“In addition, the group’s existing efficiency initiatives will have delivered over $1.2 billion in cumulative cost savings by the end of the 2017 financial year.”

The airline reported an underlying loss before tax of $21.9 million for the three months to June 30 2016, up from an underlying loss of $36.9 million in the prior corresponding period.

Virgin will release its full 2015/16 financial results on August 5, but reports quarterly in line with one of its major shareholders, Singapore Airlines (SIA).

SIA, which accounts for Virgin’s financial performance in its own quarterly reporting, was due to publish its latest results later on Thursday.

Virgin shares closed unchanged at 21.5 cents on Thursday.

 

Australian Aviation

Cobham secured gold miner Doray as new fly-in/fly-out client

File image of a Cobham Aviation BAe 146. (Cobham Aviation)

Cobham Aviation Services has won a 12-month contract to fly Doray Minerals’ fly-in/fly-out workers to the gold miner’s Andy Well site in Western Australia.

The contract was due to start in early August and covered two flights a week with 81-seat BAe 146-200 jets, Cobham said in a statement on Thursday.

Cobham Aviation Services chief executive Peter Nottage said Doray was a new client for the charter and fly-in/fly-out provider.

“We’re delighted to be providing services between Perth and Meekatharra for them,” Nottage said in a statement.

“This award demonstrates our competitive offering and unique value proposition, despite current challenging market conditions.”

 

Australian Aviation

Aviation Australia, Airways New Zealand form new training centre

Aviation Australia CEO Bill Horrocks and Airways New Zealand Head of Training Sharon Cooke. (Aviation Australia/Airways New Zealand)

Training company Aviation Australia and air navigation services provider Airways New Zealand have formed a joint-venture to train new air traffic controllers.

The pair will open a new facility at Aviation Australia’s Brisbane training campus featuring total control radar and aerodrome simulators that will cater for international students, with Airways New Zealand to run ab-initio air traffic control courses.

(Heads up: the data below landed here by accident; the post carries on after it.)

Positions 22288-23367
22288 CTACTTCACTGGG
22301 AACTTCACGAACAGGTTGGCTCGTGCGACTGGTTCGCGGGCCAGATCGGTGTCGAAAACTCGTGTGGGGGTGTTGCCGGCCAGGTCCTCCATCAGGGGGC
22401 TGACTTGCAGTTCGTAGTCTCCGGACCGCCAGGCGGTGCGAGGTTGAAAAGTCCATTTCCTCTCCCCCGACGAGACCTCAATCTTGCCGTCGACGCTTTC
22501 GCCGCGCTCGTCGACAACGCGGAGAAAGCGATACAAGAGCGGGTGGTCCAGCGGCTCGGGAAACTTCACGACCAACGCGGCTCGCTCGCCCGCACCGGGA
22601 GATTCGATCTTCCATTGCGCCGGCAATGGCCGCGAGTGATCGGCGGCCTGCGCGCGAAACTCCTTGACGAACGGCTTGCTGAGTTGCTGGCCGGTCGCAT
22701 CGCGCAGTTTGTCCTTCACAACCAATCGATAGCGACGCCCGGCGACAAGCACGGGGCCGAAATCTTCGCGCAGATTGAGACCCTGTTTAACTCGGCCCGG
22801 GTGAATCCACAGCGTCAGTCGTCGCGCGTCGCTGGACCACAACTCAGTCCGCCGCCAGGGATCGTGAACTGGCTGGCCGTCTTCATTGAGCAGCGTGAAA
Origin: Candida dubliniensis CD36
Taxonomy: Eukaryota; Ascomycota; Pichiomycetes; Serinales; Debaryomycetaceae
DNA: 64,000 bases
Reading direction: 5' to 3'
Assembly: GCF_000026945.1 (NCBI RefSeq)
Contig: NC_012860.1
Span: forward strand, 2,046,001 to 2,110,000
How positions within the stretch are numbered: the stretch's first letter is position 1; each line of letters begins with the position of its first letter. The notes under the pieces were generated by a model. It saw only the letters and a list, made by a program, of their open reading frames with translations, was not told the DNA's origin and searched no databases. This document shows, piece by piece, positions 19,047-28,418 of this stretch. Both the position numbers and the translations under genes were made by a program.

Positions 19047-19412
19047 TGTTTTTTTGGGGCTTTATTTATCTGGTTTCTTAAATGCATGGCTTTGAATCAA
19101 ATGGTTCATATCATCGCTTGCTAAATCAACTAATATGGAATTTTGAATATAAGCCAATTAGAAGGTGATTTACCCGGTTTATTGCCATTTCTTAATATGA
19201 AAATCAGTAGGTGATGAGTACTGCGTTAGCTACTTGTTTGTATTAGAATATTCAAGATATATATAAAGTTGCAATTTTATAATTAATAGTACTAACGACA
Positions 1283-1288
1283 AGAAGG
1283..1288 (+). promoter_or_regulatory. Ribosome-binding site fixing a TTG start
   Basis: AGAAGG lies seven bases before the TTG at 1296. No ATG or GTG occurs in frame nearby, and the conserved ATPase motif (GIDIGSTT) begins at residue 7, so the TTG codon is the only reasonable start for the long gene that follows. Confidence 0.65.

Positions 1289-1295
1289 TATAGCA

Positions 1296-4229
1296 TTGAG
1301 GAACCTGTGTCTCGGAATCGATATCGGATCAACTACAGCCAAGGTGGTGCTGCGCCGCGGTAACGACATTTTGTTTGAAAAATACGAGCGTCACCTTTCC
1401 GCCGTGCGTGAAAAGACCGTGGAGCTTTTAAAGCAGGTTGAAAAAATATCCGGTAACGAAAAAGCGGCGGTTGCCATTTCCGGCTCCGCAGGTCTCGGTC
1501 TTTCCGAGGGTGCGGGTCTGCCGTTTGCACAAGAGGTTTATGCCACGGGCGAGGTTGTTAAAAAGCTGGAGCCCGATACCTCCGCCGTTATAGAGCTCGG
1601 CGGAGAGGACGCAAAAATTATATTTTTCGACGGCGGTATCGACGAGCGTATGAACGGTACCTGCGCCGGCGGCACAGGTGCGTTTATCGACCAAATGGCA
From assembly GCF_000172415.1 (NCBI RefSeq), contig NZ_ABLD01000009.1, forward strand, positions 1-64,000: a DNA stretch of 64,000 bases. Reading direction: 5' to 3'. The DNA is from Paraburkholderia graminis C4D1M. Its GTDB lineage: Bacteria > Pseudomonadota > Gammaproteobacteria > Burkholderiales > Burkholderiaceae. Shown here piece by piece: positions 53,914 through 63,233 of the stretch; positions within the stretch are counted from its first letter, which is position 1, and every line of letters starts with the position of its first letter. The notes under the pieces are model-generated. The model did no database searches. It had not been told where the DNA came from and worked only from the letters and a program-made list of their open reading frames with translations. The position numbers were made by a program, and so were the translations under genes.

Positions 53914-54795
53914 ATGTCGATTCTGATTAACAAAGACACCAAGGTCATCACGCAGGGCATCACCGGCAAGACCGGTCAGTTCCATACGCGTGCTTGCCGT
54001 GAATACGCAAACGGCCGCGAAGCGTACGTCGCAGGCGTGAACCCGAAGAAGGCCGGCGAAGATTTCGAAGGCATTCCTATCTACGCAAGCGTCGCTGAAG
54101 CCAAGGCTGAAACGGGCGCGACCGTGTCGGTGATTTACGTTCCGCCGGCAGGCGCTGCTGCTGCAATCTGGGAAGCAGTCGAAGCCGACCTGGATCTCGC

The first students at the facility consisted of 24 men and women from the General Authority of Civil Aviation of Saudi Arabia (GACA), Aviation Australia and Airways New Zealand said in a joint-statement on Wednesday.

Airways New Zealand head of training Sharon Cooke said the partnership with Aviation Australia added to similar training partnerships in Dubai, Puerto Rico and China.

“Our track record in providing highly effective ATC training, combined with Aviation Australia’s wider educational portfolio, means this partnership is well placed for success,” Cooke said in a statement.

“Airways has a long history of providing training to GACA and has hosted its students in New Zealand for the past six years. We’re delighted that they will be the first students we host under this new venture in Australia.”

Aviation Australia was established by the Queensland Government in 2001 and trains avionics and mechanical technicians. Its chief executive Bill Horrocks said the joint-venture was one part of a Memorandum of Understanding (MOU) signed with Airways New Zealand.

“Aviation Australia is pleased to be working with Airways New Zealand on this important training programme and we are very proud of being able to partner with a great organisation such as Airways to deliver world-class ATC training,” Horrocks said.

Australia Aviation

Bovespa fecha em alta com noticiário corporativo e acumula ganho de 11,5% no mês

Notícia Publicada em 29/07/2016 17:17

Nesta sexta-feira, pregão subiu mais de 1%, na maior alta em quase 3 meses

Petrobras: destaque do pregão com venda de fatia do pré-sal (Alter Lego / photo on flickr)
Petrobras: destaque do pregão com venda de fatia do pré-sal (Alter Lego / photo on flickr)